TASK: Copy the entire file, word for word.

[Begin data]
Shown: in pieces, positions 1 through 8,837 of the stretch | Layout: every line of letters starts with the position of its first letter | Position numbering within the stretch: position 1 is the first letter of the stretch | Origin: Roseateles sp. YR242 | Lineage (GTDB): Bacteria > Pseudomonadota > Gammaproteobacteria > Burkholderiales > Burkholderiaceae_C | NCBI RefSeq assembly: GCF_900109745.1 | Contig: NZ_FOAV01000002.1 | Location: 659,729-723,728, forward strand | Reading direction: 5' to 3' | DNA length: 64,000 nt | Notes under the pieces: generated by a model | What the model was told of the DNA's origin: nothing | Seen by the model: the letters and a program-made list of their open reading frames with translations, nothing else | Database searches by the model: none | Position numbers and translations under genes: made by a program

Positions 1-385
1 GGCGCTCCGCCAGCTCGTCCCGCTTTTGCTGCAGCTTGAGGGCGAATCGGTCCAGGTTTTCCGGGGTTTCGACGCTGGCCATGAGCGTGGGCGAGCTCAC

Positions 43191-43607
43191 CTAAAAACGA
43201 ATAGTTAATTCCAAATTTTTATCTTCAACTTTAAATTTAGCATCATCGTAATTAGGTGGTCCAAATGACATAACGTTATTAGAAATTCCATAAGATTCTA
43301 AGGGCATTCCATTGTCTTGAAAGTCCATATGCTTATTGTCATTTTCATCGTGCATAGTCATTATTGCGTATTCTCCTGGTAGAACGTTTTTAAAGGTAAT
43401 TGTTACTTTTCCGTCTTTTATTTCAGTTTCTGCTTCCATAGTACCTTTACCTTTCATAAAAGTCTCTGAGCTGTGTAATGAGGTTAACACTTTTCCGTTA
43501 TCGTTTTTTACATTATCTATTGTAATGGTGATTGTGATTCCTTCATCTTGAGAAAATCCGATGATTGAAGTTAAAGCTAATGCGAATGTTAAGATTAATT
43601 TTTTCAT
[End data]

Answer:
Shown: in pieces, positions 1 through 8,837 of the stretch | Layout: every line of letters starts with the position of its first letter | Position numbering within the stretch: position 1 is the first letter of the stretch | Origin: Roseateles sp. YR242 | Lineage (GTDB): Bacteria > Pseudomonadota > Gammaproteobacteria > Burkholderiales > Burkholderiaceae_C | NCBI RefSeq assembly: GCF_900109745.1 | Contig: NZ_FOAV01000002.1 | Location: 659,729-723,728, forward strand | Reading direction: 5' to 3' | DNA length: 64,000 nt | Notes under the pieces: generated by a model | What the model was told of the DNA's origin: nothing | Seen by the model: the letters and a program-made list of their open reading frames with translations, nothing else | Database searches by the model: none | Position numbers and translations under genes: made by a program

Positions 1-385
1 GGCGCTCCGCCAGCTCGTCCCGCTTTTGCTGCAGCTTGAGGGCGAATCGGTCCAGGTTTTCCGGGGTTTCGACGCTGGCCATGAGCGTGGGCGAGCTCAC

Positions 43191-43607
43191 CTAAAAACGA
43201 ATAGTTAATTCCAAATTTTTATCTTCAACTTTAAATTTAGCATCATCGTAATTAGGTGGTCCAAATGACATAACGTTATTAGAAATTCCATAAGATTCTA
43301 AGGGCATTCCATTGTCTTGAAAGTCCATATGCTTATTGTCATTTTCATCGTGCATAGTCATTATTGCGTATTCTCCTGGTAGAACGTTTTTAAAGGTAAT
43401 TGTTACTTTTCCGTCTTTTATTTCAGTTTCTGCTTCCATAGTACCTTTACCTTTCATAAAAGTCTCTGAGCTGTGTAATGAGGTTAACACTTTTCCGTTA
43501 TCGTTTTTTACATTATCTATTGTAATGGTGATTGTGATTCCTTCATCTTGAGAAAATCCGATGATTGAAGTTAAAGCTAATGCGAATGTTAAGATTAATT
43601 TTTTCAT